Being aggressive (or passive)

Being aggressive means to be pro-active in a situation. In tennis, being aggressive means to take the ball on the rise (just after the ball bounces), to go for winners, or to always look for opportunities to close points early. The opposite of being aggressive, or being passive, is to take the tennis ball late, to not go for winners, and to not close points as early as one can. In life, being aggressive or passive is relatively similar; being early or late, go for the win or not, and closing or not closing.

Being aggressive is a choice. Sometimes the situation is ideal to be aggressive and sometimes it's not. People tend to get better at reading the situation over time, after they've worked in multiple situations and have seen the pros/cons about being aggressive or passive.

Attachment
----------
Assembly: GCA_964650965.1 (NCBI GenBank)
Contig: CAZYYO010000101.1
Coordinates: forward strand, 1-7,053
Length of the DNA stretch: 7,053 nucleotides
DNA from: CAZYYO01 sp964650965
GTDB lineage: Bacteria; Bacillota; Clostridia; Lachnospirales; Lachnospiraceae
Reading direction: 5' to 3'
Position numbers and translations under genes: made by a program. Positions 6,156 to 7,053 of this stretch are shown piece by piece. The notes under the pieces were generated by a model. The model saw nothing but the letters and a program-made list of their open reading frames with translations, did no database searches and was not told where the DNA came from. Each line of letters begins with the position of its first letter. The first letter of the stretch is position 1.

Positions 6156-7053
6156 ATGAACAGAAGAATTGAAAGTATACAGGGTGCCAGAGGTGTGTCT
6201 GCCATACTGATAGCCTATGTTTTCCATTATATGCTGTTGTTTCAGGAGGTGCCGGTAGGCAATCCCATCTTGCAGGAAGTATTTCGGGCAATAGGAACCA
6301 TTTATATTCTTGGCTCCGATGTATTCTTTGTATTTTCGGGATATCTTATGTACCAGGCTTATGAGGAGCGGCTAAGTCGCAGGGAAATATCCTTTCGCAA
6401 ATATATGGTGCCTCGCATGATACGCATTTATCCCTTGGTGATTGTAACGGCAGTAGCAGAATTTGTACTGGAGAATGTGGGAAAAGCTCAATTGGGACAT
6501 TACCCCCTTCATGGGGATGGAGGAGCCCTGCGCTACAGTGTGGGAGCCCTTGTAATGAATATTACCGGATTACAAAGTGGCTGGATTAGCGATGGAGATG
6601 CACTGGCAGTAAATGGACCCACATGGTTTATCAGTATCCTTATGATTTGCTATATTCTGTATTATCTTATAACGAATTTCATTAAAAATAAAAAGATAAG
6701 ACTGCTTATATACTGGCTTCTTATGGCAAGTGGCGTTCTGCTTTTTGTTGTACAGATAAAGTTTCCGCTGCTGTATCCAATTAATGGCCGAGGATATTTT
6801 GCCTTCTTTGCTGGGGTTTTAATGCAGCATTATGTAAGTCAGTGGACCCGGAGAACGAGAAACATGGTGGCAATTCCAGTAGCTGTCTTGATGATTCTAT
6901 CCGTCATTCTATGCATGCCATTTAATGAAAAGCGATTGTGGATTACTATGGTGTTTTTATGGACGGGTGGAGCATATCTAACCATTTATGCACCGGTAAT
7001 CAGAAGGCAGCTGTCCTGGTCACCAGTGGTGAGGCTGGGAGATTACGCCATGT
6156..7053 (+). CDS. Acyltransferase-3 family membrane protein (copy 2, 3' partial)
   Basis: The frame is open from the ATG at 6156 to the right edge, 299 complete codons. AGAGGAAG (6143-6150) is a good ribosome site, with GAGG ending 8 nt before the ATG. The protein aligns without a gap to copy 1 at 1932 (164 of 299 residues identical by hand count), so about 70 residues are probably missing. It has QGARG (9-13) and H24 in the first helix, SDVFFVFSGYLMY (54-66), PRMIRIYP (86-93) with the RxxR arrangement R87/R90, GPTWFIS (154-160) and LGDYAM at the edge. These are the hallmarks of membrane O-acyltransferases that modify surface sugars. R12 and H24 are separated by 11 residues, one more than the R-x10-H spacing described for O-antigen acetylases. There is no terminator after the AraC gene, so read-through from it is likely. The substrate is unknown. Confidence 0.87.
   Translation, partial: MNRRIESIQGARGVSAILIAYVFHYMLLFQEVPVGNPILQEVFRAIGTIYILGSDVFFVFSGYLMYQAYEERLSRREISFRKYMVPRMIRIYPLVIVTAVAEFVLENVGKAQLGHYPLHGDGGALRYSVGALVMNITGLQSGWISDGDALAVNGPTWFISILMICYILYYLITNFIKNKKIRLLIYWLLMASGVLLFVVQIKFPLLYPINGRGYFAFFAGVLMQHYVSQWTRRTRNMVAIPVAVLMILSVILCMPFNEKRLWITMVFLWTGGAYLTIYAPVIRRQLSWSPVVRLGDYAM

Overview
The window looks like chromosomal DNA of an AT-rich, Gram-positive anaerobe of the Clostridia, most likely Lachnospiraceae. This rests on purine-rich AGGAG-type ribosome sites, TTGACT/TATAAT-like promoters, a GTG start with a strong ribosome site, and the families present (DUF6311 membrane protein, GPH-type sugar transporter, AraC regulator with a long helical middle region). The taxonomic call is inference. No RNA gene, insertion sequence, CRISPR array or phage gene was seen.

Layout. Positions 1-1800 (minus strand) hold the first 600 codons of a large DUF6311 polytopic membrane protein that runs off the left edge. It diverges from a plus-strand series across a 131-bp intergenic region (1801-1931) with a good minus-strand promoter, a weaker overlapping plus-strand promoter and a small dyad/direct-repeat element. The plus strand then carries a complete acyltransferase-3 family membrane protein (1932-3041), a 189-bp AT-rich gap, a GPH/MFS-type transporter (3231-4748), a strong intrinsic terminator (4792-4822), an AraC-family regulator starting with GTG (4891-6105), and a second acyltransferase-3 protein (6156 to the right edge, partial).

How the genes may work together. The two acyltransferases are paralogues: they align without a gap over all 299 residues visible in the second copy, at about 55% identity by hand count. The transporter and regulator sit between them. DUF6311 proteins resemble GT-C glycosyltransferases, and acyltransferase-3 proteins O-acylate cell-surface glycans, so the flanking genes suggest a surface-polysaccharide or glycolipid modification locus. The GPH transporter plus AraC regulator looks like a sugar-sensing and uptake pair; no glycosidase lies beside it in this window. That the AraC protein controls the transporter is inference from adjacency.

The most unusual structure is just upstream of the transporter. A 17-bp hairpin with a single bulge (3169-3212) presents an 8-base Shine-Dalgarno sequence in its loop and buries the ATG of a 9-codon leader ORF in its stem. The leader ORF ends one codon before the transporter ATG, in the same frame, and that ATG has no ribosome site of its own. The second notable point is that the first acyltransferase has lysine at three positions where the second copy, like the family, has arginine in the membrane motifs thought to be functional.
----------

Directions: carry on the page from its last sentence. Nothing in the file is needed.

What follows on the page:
Being aggressive all the time is much worse than being passive all the time. Being passive, or sitting back, allows one to take in the view much longer and scan the environment as long as possible. Being passive allows for more learning and more data points to be gained.

Being aggressive can be worked on like a muscle. You can train to be more aggressive or passive. If you notice you're always one way, try situations where you are the opposite of what you normally do. It may feel awkward in the beginning, but know that the more experiences you accumulate that awkwardness fades. The ultimate judge is whether the results are more beneficial or not.